The movement grew deeper roots in the decades since, as academic feminists documented harassment and sexual violence, and feminist lawyers waged long legal battles. But the intense pressure and professional and personal cost of going public at work, in school, in families or congregations keeps many victims isolated from acting, and from the liberating changes and emancipatory transformations that potentially come from realizing you are not alone – and it’s not your fault.
Solidarity of Victims or Activism of Survivors
The #MeToo movement is a new version of the 1970s speak out, this time on social media and other outlets. Like the earlier wave, it has created a prominent feminist political space in the United States for a public conversation on gender relations. Its highly vocal presence has been complemented by distinct, particular, and personal voices of high-profile women who are reshaping the gender dynamics of their professional lives in the higher circles of celebrity in entertainment, finance and technology industries. But women frequently find solidarity only online and not in the intimate supportive spaces that face to face women’s groups provide.
That is a departure not only from the 1970s movement but from the original “me too,” an initiative of empathy and bonding among women who had survived child sexual assaults launched in 2006 by Tarana Burke, a community organizer from NYC. Burke recovered the phrase to “break silence” in an effort to raise awareness about the pervasiveness sexual abuse and assault especially targeting young girls in marginalized communities. As a “silence breaker,” this “me too” sought to end the cultural codes of honor and shame that pushed victims of attacks into silence and solitude. It was a community building and solidarity forming initiative that focused on empathy and emotional support.
By late 2017, the highly publicized #MeToo moment created an online landslide of women “breaking silence” when it was picked up by Hollywood celebrities such as actor Rose McGowan to stop film production mogul Harvey Weinstein from attacking again and bring him to justice. In its 2017 reincarnation, the #MeToo moment looked very much like celebrity feminism with the potential of rippling beyond the actors’ glossy arena. In fact, many of Weinstein’s own victims were not stars but aspiring actors, temps, and other staff he encountered in his daily dealings. Soon, women within established institutions such as churches, finance, schools, universities, journalism, the military, music and even the porn industry, adopted #MeToo activism to identify attackers, fight against implicit and explicit threats of retribution, and seek legal redress of cases of attack and abuse.
By the time #MeToo became more than a moment, but a movement, it was no longer Burke’s victim support and solidarity initiative. Survivors sought justice by identifying and calling out those persons and settings they held responsible. The movement’s growth and impact took shape within this tension between being a victims’ solidarity initiative and survivors’ pro-active demand for just workplace practices. By the end of 2018, the #MeToo movement was said to have brought down more than 200 powerful men in the United States, almost half of whom have been replaced by women. It also gave a language to struggles that predated the Weinstein case.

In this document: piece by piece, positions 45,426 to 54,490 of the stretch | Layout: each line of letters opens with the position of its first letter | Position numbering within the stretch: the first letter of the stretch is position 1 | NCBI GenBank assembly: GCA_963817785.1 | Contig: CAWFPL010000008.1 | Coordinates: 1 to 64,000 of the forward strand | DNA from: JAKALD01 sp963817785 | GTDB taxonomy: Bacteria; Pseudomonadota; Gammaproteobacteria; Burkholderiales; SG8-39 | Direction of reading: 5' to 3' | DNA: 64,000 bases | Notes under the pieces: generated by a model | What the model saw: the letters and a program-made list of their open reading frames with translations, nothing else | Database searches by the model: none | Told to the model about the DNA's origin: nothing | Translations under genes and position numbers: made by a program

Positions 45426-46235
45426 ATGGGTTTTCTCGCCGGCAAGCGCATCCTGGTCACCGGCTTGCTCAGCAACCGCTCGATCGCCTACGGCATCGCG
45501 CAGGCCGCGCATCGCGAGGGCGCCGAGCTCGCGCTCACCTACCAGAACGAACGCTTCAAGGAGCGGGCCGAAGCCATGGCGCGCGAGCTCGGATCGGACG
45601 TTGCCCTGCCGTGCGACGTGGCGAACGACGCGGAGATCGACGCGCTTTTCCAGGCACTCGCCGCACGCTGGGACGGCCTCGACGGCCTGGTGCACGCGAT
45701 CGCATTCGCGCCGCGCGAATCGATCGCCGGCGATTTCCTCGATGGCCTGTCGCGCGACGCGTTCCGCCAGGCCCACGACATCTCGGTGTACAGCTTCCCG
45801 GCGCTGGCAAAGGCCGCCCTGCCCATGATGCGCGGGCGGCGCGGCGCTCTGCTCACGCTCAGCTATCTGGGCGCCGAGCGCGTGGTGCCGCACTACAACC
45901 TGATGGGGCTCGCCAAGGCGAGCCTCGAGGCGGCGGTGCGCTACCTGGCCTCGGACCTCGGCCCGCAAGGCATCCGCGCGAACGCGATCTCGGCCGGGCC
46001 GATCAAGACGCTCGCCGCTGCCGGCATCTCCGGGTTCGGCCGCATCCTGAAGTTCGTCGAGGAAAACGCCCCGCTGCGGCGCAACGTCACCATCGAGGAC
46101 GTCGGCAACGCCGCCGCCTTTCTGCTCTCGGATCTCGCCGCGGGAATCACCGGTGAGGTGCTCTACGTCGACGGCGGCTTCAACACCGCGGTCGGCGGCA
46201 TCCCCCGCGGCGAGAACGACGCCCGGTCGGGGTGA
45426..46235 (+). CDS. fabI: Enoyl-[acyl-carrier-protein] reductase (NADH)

Despite its force, it has yet to fulfill its potential to move significantly beyond celebrity feminism and become a resistance tool in the hands of the larger and more vulnerable segments of the population. A series of bills at the federal and state levels have sought to protect women from retribution, remove arbitration clauses from employment contracts blocking women from suing in the courts, and enlarge the protections of freelancers. That is a start but only a few have been enacted as yet. And for lower income women workers, among the most vulnerable segments of the American society, their possible union champions can be part of the problem.
A Political Space for Emancipation
Unions proved themselves one of the institutions in need of transformation. Most recurrent victims of workplace abuse such as farmworkers, waitresses, hotel workers and almost all who labor in the care-industry are still ignored as their scantly exposed cases hardly ever makes the news. In a well-documented study, reporter B. Yeung describes a member of Service Employees International Union-Workers United West speaking out about a list of grievances from long and overwhelming work hours to low wages during a union meeting in February 2016. When the member added on “sexual harassment” to her list, “a low roar emerged from the audience” as she was booed by some of the male members who did not see women’s issues as workers issues. The union movement has its own high profile men toppled from power because of #Me Too. Bringing together working-class men and women around the issues of gender violence has historically proven to be as hard as bringing together women of diverse backgrounds. But struggle in that arena is vital for union officers and organizers to be more than bystanders in the abuse of power faced by their members.